The iPhone is "a cool toy," says Aleksandra Bosnjak, lead telecoms, media and technology analyst at StrategyEye Digital Media. "But that's it."
Ahead of the UK iPhone launch on Friday 9 November, Bosnjak is one of many people voicing reservations about Apple's do-it-all smartphone. We've had some ourselves. There's no 3G in this version. It costs £269 (and that's just for starters) and the 2MP camera is hardly high-tech.
iPhone not such a smart phone
"The end result," suggests Bosnjak, "is a second generation mobile phone in a third generation market... Many of the iPhone features are wants not needs. It whets consumers' appetites, rather than satisfies their hunger."
All good points. But let's not overstate the 3G issue. Nokia packs 3G plus Wi-Fi into its N95 and, should you use either on a regular basis, you'll typically not get much more than a day's usage out of the phone. Many users have found that they need to charge their N95s up every night. This is hardly ideal for a so-called smartphone.
She's dead right about the camera though.
The very fact that the iPhone is a 'jack-of-all-trades' phone means (if we adhere to the old saying) that's going to be 'master of none'. As we've written before, you can think of the iPhone as a phone with a built-in iPod. Or you can view it as a sexy, connected PDA (or Internet Tablet), that you can also make calls with.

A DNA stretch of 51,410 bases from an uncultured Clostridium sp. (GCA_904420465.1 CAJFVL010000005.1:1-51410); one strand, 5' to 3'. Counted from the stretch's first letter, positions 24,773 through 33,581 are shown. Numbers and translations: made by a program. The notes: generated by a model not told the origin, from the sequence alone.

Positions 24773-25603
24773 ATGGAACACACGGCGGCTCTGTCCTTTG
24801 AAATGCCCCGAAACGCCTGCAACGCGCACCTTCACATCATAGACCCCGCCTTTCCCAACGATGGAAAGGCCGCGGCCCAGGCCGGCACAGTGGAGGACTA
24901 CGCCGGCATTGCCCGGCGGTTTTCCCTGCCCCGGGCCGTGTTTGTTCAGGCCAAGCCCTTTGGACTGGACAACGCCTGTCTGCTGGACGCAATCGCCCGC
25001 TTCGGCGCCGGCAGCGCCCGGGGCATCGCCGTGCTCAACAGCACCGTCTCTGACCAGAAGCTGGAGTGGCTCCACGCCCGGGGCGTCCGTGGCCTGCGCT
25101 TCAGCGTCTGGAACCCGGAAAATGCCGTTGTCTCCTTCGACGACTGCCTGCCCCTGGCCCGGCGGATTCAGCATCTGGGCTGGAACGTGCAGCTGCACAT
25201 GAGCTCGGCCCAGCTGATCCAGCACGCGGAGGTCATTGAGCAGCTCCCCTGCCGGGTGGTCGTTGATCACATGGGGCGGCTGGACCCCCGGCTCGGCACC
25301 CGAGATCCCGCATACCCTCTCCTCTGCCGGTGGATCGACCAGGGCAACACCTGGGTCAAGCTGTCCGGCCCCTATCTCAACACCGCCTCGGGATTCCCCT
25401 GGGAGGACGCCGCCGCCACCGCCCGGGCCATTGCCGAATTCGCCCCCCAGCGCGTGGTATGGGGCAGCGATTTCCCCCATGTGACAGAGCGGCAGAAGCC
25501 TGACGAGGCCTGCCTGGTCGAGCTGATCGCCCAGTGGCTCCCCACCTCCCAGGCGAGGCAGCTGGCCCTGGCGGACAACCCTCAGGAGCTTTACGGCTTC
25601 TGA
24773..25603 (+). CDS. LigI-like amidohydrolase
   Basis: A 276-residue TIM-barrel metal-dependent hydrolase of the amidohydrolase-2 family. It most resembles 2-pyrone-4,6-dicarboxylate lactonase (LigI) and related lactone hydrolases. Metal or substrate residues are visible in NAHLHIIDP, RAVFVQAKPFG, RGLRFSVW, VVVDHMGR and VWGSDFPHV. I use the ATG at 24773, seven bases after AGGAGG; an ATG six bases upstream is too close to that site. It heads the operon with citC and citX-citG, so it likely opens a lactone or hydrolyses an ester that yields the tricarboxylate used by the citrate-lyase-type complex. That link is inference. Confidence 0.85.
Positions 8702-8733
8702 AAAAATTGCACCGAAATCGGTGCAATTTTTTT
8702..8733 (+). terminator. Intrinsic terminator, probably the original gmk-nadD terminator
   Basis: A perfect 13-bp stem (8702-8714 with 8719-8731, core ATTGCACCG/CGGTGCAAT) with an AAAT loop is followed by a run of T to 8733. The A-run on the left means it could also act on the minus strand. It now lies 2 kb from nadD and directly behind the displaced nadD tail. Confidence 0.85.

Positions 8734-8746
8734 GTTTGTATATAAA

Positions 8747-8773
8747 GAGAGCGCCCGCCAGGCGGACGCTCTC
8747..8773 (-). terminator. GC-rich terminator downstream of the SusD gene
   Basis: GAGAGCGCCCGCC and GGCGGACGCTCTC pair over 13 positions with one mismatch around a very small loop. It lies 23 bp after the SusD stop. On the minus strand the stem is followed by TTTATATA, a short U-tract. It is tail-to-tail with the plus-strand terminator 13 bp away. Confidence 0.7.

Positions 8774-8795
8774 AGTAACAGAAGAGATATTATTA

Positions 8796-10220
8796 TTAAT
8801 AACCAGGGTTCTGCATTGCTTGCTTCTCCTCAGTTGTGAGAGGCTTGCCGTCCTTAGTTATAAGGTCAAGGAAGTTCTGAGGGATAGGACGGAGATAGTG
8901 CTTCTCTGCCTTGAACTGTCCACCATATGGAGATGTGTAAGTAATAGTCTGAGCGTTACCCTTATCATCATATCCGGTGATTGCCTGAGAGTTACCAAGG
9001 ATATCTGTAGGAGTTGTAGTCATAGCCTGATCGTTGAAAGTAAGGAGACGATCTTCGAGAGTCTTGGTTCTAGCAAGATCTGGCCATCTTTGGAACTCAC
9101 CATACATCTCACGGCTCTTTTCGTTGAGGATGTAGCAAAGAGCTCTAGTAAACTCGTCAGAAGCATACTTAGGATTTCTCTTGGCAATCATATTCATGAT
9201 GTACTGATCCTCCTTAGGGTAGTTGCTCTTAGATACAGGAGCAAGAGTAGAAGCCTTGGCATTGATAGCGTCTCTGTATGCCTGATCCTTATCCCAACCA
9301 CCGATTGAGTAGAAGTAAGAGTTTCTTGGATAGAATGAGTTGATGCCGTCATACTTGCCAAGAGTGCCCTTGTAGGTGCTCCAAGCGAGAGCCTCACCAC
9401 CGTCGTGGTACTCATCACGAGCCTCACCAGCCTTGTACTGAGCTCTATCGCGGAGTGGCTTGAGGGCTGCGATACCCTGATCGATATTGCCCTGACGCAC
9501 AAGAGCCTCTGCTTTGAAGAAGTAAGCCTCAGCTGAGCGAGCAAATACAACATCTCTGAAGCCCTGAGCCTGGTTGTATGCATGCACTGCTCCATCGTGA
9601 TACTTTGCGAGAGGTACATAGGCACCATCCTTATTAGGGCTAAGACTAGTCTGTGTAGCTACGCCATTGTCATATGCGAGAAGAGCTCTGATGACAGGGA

Part of a bigger strategy
We agree: the iPhone isn't the most advanced phone in the world. It's allure is in the way that Apple has presented and designed its features. Aleksandra Bosnjak suggests that the iPhone's impact will be wider than just the mobile phone market. The iPhone could be part of an Apple strategy that embraces the 'connected home' or 'digital home'.
"The iPhone is just another example of a 'connecting' element," says Bosnjak, "and possibly the most critical one - in Apple's quest to conquer the home market through its devices, content and digital content distribution."
And while Carphone Warehouse expects to sell 10,000 iPhones on Friday, there might not be the mad rush to buy one that we witnessed in the US.
"We believe that Apple's key challenges in the UK and the rest of Europe with this product will be to fight consumers' price sensitivity," adds Bosnjak. Apple will be reaching out to "mainstream, picky mobile users who want full content portability rather than a partial service".